Cannabis in North Carolina, United States, is illegal for recreational and most medical use, with an extremely narrow exception in the case of the latter.[1]

Decriminalization (1977)[edit]

In 1977, during a short-lived wave of decriminalization in the country, North Carolina reduced the penalty for possession of small amounts of cannabis.[2]

Failed medical legalization (2014)[edit]

A medical marijuana bill was introduced in May, 2014, but was killed by the House Committee in March, 2015. Additionally, the House Committee issued an "unfavorable report", which blocks the House from considering bills with medical marijuana components for the next two years. Non-psychoactive cannabis has essentially become legalized, but special seeds of very specific low THC strains (industrial hemp) and licensing must be purchased from the state.[3]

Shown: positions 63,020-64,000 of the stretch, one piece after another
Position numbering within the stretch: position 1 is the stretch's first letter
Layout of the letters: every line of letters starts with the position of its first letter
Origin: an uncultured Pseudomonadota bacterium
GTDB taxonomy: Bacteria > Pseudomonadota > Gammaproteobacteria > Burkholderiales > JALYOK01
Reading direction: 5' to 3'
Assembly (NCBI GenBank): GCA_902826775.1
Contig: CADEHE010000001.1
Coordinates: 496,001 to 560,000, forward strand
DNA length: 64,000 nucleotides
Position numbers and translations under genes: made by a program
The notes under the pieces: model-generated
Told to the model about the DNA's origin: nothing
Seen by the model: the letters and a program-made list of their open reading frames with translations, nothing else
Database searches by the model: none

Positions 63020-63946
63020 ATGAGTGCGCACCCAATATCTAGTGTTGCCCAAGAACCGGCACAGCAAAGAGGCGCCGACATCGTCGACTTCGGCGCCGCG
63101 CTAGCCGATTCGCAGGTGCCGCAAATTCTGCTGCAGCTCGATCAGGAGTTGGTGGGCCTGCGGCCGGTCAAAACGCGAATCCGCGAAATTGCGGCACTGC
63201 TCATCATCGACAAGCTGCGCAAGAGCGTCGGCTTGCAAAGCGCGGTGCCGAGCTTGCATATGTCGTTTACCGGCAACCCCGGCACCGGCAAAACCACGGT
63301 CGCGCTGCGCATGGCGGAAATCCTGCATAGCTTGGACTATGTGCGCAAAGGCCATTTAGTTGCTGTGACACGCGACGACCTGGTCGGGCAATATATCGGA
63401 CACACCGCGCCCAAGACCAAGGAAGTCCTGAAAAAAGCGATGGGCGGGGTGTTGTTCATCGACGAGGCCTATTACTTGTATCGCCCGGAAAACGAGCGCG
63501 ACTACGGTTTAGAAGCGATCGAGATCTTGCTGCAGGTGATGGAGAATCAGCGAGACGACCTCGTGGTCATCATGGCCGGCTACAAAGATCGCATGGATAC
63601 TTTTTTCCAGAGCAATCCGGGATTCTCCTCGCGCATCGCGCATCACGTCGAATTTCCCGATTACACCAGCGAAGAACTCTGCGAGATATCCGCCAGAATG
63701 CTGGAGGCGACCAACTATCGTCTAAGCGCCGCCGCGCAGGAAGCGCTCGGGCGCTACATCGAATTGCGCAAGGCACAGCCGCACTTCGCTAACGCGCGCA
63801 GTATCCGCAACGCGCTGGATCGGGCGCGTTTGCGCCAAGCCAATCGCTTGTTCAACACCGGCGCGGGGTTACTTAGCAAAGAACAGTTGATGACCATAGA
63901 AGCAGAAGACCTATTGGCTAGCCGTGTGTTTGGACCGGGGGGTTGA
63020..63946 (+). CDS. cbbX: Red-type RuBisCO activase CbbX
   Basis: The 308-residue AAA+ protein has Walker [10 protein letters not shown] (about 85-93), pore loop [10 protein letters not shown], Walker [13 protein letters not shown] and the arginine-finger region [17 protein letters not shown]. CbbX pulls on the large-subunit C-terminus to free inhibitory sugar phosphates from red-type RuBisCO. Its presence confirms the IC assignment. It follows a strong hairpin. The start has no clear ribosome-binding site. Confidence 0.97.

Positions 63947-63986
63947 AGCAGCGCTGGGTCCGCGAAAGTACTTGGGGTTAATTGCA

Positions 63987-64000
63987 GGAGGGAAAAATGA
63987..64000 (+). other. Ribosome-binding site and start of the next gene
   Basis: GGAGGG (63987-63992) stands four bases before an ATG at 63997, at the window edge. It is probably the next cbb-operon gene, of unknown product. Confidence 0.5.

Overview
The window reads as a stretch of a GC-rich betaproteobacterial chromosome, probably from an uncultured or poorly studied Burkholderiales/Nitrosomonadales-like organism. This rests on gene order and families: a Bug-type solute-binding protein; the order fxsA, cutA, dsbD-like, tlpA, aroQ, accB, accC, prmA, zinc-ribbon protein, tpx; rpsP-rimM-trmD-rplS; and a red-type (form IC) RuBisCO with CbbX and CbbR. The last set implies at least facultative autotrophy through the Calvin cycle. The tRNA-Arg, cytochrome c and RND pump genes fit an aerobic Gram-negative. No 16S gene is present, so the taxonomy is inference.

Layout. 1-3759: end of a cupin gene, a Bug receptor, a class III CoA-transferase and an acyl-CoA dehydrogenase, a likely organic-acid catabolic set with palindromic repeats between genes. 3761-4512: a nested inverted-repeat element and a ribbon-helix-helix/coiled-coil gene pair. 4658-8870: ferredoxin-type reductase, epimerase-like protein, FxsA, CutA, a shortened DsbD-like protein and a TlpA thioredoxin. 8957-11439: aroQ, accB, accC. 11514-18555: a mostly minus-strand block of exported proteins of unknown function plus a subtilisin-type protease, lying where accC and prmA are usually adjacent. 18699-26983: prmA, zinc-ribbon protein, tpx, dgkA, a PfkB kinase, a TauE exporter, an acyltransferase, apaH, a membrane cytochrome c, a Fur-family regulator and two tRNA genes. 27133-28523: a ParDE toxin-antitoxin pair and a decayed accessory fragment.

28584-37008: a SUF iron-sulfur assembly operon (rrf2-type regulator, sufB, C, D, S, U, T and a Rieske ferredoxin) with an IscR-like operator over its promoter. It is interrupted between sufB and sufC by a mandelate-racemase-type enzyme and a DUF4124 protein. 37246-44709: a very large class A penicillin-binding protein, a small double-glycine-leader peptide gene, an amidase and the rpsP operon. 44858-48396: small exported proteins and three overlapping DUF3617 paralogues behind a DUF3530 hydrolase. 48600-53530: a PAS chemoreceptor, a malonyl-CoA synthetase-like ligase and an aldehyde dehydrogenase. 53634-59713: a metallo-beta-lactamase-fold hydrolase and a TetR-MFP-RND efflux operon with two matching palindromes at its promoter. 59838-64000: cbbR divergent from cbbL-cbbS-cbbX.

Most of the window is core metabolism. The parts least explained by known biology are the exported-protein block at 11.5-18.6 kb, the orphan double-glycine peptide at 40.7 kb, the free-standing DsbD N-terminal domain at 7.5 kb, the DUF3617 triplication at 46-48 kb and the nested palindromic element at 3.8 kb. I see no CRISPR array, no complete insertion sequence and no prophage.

Legalization of CBD (2015)[edit]

In 2015, Governor Pat McCrory signed into law HB766, allowing those with intractable epilepsy to use CBD oil. His endorsement followed a House vote of 112–22 and Senate vote of 47–0.[4][5] The law does not establish any infrastructure for which potential patients may legally purchase CBD within the state.

Legalization of hemp (2017)[edit]


  1. ^ "States That Have Decriminalized - - Working to Reform Marijuana Laws". Retrieved 2016-11-03.
  2. ^ Robert J. MacCoun; Peter Reuter (27 August 2001). Drug War Heresies: Learning from Other Vices, Times, and Places. Cambridge University Press. pp. 46–. ISBN 978-0-521-79997-3.
  3. ^ Binker, Mark (29 March 2015). "House committee kills medical marijuana bill". WRAL. Retrieved 1 July 2015.
  4. ^ Park, Eileen (2015-07-17). "Gov. McCrory signs CBD oil bill into law". Retrieved 2016-11-03.
  5. ^ "Gov. McCrory signs 9 bills, including changes to law allowing use of marijuana extract". 2015-07-18. Retrieved 2016-11-12.